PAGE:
Great audio interview with Jim Chanos by Barry Ritholtz.
Jim Chanos is one of my favorite managers because of the logical consistency of his arguments – a rarity even among successful managers. In the interview he critically reviews the current buyback craze, among other topics. He basically argues that corporate america, on average, has a return on assets (ROA) in the mid teens, whereas buying back stock gives you, again on average, an expected return of high single digits at best. He concludes that either the historic ROA way overstates current investment opportunities, or that management allocates capital poorly, neither of which is overly bullish for the stocks.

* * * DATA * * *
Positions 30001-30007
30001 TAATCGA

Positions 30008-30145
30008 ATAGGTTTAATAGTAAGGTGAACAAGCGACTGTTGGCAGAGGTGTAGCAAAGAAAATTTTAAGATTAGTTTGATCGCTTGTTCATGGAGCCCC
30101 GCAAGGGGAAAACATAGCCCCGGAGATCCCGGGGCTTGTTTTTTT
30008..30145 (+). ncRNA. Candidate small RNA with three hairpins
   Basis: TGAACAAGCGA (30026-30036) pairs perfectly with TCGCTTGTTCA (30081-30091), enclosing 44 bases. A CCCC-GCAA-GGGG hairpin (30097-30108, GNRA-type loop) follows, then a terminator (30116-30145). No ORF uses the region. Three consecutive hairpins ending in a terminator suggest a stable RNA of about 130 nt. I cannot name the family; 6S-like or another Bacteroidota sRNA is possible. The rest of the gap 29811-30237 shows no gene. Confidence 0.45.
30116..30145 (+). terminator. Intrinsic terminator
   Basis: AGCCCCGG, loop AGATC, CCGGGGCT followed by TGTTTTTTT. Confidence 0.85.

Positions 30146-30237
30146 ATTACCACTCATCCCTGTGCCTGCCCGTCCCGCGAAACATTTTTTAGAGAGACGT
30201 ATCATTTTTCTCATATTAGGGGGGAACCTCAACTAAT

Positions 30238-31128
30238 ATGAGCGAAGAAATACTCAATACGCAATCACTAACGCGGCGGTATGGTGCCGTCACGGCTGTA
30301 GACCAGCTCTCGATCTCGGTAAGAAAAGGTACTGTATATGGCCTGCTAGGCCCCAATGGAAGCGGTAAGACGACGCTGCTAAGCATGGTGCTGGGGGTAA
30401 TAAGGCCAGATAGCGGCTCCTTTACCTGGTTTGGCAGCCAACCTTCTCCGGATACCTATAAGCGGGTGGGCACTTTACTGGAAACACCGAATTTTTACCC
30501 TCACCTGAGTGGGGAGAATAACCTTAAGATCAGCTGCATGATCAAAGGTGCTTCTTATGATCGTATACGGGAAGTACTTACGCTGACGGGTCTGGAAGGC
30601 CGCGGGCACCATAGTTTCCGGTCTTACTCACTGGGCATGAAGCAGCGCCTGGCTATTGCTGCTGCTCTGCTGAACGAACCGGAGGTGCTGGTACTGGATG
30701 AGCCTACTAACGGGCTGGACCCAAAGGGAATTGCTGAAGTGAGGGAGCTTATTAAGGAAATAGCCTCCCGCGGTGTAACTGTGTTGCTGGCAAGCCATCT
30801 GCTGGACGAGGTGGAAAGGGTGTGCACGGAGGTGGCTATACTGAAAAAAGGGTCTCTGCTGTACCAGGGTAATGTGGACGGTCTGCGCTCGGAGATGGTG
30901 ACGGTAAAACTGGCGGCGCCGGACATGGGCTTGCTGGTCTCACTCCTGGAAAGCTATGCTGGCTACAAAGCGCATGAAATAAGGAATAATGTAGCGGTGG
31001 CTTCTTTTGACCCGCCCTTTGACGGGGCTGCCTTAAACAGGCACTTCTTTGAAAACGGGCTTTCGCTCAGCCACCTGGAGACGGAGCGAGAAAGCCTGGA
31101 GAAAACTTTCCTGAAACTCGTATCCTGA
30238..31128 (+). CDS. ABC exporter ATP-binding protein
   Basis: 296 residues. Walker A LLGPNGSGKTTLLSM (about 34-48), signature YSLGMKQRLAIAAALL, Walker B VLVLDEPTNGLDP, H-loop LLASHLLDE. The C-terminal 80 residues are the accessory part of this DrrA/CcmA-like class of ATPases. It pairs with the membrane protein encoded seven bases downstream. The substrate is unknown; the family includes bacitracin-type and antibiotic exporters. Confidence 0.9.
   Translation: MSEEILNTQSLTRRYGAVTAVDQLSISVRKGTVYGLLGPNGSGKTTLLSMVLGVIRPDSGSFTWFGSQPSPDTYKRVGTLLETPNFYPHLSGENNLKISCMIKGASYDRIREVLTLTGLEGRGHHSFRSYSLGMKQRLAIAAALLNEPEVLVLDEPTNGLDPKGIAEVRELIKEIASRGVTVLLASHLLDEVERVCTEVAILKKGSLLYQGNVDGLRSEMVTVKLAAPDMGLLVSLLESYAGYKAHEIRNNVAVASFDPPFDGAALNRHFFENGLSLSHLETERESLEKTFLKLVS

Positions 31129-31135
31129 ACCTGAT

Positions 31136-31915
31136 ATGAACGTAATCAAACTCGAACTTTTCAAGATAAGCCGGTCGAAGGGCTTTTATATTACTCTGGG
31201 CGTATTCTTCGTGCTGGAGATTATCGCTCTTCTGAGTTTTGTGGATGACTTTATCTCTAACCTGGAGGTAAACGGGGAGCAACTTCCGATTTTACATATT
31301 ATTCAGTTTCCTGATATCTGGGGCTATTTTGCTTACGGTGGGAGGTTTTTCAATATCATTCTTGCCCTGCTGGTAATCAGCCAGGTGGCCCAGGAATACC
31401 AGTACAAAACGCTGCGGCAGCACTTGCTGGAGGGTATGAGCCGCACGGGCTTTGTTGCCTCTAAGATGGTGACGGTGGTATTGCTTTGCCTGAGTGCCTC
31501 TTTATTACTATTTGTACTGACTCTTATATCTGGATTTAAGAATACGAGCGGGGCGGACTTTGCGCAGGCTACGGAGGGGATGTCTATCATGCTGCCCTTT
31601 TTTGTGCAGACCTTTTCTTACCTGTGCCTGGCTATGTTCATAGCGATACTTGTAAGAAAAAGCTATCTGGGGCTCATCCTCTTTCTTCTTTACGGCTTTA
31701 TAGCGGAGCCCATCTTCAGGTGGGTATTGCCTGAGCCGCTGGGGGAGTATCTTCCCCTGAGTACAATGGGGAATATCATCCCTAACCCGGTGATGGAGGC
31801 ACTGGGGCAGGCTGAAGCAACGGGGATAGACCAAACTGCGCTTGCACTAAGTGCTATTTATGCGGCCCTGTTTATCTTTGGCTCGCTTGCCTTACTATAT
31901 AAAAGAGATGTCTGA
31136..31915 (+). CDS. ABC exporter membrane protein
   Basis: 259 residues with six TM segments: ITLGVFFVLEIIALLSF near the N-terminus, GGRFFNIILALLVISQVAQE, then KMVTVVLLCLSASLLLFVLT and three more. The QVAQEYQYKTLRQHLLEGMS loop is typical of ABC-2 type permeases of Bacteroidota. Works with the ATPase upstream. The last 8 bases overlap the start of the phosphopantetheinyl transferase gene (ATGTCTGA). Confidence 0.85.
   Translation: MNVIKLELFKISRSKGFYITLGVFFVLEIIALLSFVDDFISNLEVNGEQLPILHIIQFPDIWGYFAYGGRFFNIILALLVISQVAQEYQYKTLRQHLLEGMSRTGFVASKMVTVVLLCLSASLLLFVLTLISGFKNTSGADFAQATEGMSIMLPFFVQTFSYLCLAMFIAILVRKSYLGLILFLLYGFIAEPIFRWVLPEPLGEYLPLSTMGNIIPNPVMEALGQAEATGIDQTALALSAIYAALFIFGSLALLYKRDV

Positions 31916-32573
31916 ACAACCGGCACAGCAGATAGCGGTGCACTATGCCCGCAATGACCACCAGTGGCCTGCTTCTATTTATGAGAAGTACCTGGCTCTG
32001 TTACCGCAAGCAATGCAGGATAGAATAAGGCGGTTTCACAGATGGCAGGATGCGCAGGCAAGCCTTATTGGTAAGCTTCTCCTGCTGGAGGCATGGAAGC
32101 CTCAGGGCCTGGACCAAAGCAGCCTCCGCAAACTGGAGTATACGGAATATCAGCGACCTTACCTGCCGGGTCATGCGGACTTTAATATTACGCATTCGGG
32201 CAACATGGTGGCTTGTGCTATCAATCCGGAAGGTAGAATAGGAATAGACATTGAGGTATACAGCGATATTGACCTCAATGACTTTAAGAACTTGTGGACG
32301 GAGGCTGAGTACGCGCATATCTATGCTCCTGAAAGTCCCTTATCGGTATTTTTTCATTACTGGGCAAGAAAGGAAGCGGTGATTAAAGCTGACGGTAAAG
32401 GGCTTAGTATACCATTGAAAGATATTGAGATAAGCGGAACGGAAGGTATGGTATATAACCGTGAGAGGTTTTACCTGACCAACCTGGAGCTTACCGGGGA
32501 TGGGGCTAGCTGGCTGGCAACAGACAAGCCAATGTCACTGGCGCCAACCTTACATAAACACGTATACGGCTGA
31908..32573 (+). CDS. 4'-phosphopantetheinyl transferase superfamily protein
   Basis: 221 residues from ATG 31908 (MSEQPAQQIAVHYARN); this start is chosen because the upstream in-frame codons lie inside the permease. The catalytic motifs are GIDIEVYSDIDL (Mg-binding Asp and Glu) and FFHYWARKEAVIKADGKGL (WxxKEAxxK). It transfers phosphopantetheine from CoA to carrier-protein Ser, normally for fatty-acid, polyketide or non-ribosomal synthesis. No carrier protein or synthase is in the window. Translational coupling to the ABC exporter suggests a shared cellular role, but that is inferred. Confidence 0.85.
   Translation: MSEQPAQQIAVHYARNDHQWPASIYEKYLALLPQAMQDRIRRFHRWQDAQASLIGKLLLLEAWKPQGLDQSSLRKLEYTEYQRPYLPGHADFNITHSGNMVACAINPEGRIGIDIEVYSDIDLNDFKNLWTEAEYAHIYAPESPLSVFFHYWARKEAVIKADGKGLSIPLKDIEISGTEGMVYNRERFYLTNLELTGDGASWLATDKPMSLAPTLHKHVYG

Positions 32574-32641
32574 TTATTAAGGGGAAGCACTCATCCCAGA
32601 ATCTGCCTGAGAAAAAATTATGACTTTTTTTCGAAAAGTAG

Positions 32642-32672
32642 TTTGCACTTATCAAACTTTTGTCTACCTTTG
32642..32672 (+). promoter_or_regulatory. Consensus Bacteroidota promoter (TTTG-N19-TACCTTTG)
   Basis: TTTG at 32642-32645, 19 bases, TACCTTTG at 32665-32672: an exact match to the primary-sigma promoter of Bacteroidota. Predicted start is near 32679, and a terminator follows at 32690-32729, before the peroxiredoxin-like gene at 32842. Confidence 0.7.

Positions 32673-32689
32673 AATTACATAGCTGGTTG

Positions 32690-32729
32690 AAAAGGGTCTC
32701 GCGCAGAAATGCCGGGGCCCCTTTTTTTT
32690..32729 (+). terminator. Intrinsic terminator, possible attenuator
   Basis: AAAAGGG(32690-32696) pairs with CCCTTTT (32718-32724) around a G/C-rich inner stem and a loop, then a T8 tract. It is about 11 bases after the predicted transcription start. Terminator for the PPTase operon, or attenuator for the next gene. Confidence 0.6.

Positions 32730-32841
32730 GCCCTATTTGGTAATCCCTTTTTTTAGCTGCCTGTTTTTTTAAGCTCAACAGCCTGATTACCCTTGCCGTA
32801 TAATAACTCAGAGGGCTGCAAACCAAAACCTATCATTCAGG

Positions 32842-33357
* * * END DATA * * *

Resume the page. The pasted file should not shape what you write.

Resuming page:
I happen to think that both conclusions are true: I have written about how distorted management incentives are the main culprit for poor capital allocation decisions, be it in M&A and buying back stock. I also think that managements are faced with poor outlook for organic growth, which is a result of the fact that a true liquidation of malinvestment of the past cycle has not happened due to accommodative monetary policy – a fact Marty Fridson pointed out at the Grant’s conference.
As Austrians always stress: it is not the absolute, but the relative price level that matters for companies’ investment decisions. Trying to avoid the liquidation of unviable businesses unnecessarily keeps the price level up by withdrawing scarce resources from the market. This, in turn, makes it more difficult for new entrepreneurs to earn a decent margin for their investments. To sum it up: there can be no profit if losses are not allowed…